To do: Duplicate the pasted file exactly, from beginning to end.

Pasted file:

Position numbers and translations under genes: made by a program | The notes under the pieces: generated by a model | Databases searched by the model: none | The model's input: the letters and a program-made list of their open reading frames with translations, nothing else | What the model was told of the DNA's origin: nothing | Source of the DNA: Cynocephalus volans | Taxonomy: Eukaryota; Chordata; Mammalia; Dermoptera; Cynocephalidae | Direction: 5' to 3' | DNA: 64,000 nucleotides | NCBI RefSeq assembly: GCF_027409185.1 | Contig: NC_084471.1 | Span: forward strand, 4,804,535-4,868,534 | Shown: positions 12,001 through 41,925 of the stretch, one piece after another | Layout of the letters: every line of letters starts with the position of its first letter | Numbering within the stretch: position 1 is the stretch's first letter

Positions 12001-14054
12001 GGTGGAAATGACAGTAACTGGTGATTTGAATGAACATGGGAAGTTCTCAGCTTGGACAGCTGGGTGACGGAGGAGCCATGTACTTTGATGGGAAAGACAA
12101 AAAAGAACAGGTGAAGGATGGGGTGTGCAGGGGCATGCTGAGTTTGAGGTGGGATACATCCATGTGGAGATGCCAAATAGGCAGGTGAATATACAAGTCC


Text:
Position numbers and translations under genes: made by a program | The notes under the pieces: generated by a model | Databases searched by the model: none | The model's input: the letters and a program-made list of their open reading frames with translations, nothing else | What the model was told of the DNA's origin: nothing | Source of the DNA: Cynocephalus volans | Taxonomy: Eukaryota; Chordata; Mammalia; Dermoptera; Cynocephalidae | Direction: 5' to 3' | DNA: 64,000 nucleotides | NCBI RefSeq assembly: GCF_027409185.1 | Contig: NC_084471.1 | Span: forward strand, 4,804,535-4,868,534 | Shown: positions 12,001 through 41,925 of the stretch, one piece after another | Layout of the letters: every line of letters starts with the position of its first letter | Numbering within the stretch: position 1 is the stretch's first letter

Positions 12001-14054
12001 GGTGGAAATGACAGTAACTGGTGATTTGAATGAACATGGGAAGTTCTCAGCTTGGACAGCTGGGTGACGGAGGAGCCATGTACTTTGATGGGAAAGACAA
12101 AAAAGAACAGGTGAAGGATGGGGTGTGCAGGGGCATGCTGAGTTTGAGGTGGGATACATCCATGTGGAGATGCCAAATAGGCAGGTGAATATACAAGTCC